It’s that time of year when the optimism of emerging springtime meets that downtrodden feeling that often comes with federal tax season.
The Internal Revenue Service says the most common penalties taxpayers face are for not filing a tax return, filing or paying late, or not paying taxes that are due. You probably wouldn’t be reading this if you were an intentional tax evader, but it’s possible that you’ve been busy and now worry about having enough time to file.
If you’re in this position — even though the filing deadline this year is April 18 (or April 19 in Maine and Massachusetts) — it makes sense to finish your paperwork ahead of the deadline because the penalties can be stiff:
- Failure to file. The penalty for filing late is usually 5% of the unpaid taxes for each month or part of a month a return is late. This penalty will not exceed 25% of your unpaid taxes.
- Late payment. If you owe taxes and don’t pay by the due date, you will generally pay a penalty of 0.5% of your unpaid taxes for each month or part of a month you’re late. The combined maximum penalty for paying late and filing late (assuming no fraud) is 5% per month, or 25% in total.
- You can request a deadline extension if you have paid at least 90% of your actual tax liability by the original due date. You won’t face a failure-to-pay penalty if the remaining balance is paid by the extended due date. So if you cannot pay all the taxes you owe, file your tax return on time and pay as much as you can, then explore other payment options.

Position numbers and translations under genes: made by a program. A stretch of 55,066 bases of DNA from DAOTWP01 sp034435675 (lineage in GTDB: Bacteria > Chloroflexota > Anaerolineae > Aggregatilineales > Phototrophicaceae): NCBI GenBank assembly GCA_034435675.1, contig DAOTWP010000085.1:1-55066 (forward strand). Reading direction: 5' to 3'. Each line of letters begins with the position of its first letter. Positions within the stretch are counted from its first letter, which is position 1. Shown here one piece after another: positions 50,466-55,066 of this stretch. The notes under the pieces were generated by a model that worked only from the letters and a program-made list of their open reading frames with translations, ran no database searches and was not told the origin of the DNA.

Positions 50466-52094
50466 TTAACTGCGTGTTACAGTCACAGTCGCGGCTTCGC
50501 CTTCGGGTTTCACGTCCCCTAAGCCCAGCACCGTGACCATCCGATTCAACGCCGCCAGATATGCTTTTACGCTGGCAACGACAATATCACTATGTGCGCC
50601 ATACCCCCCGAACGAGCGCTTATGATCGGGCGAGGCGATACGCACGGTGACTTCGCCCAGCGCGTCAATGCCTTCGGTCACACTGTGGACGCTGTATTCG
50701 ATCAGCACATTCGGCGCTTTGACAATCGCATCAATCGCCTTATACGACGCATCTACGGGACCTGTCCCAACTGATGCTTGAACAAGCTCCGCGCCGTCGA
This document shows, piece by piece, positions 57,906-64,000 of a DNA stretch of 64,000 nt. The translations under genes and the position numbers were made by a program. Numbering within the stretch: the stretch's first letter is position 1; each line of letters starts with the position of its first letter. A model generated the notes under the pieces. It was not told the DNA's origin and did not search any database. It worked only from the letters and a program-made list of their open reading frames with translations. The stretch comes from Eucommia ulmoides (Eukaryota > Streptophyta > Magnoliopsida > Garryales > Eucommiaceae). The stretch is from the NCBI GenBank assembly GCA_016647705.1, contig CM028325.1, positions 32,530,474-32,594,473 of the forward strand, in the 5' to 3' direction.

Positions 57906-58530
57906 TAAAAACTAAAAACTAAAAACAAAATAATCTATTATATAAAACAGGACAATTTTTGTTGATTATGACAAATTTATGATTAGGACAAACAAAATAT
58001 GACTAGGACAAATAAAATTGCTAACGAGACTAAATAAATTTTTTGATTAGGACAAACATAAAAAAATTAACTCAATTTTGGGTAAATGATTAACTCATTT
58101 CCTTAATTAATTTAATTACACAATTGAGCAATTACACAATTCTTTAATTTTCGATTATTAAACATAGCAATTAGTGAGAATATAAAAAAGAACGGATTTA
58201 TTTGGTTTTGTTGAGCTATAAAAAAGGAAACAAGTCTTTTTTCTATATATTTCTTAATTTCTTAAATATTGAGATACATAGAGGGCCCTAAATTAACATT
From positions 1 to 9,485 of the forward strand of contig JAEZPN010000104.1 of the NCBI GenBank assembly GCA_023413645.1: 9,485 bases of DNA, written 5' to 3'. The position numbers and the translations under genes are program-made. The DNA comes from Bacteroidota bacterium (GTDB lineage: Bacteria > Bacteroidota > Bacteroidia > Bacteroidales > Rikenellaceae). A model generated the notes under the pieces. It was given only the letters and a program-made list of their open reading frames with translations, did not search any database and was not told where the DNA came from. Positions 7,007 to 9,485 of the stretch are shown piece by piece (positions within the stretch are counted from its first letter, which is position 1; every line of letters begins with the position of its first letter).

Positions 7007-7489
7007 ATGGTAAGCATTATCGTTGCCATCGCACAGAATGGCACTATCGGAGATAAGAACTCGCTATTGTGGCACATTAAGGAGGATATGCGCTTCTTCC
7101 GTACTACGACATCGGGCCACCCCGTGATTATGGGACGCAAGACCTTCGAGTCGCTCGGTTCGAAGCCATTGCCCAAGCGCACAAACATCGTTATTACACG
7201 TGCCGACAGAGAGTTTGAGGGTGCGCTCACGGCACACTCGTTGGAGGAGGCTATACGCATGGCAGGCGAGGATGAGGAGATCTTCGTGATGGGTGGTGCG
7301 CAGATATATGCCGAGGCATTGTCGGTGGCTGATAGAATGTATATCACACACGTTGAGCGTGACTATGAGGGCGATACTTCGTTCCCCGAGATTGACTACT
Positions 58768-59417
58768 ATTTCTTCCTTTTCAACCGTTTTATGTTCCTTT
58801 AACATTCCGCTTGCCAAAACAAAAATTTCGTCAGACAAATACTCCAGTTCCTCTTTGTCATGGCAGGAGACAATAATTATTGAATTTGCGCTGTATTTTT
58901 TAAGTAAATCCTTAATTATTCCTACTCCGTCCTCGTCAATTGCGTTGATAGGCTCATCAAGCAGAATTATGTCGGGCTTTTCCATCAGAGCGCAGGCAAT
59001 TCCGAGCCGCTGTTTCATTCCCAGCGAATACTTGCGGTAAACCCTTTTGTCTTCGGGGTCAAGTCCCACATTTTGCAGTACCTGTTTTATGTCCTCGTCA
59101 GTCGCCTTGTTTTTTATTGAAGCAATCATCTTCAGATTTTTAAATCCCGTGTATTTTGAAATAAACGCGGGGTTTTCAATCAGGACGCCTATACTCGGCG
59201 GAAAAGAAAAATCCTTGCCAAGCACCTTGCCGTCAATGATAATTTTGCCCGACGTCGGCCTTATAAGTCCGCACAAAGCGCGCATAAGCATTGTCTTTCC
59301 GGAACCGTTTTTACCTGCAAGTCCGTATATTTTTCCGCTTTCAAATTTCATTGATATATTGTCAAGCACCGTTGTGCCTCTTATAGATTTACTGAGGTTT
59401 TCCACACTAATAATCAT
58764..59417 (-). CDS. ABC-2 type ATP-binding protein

The IRS also lists common tax-filing errors to avoid:
- Wrong names/numbers. Be sure you spell the names of everyone on your tax return exactly as they are on their Social Security cards and enter the Social Security numbers accurately. The same goes for bank routing and account numbers if you opt for getting your refund by direct deposit. And double-check all of your calculations to avoid math errors.
- Filing status errors. Some people use the wrong filing status, such as Head of Household instead of Single. The Interactive Tax Assistant on irs.gov can help you choose the right one. Tax software helps e-filers choose.
- Errors in figuring credits or deductions. Many filers make mistakes figuring their Earned Income Tax Credit, Child and Dependent Care Credit, and the standard deduction. If you’re not e-filing, follow the instructions carefully when figuring credits and deductions. For example, if you’re 65 or older or blind, be sure you claim the correct, higher standard deduction.
One last note — don’t forget to sign your tax return before mailing it or e-filing. An unsigned tax return is like an unsigned check — it’s not valid. Remember that both spouses must sign a joint return.
Content provided courtesy of USAA. By Robert Steen, CFP® MBA, Dir. of Retirement & Complex Financial Planning Advice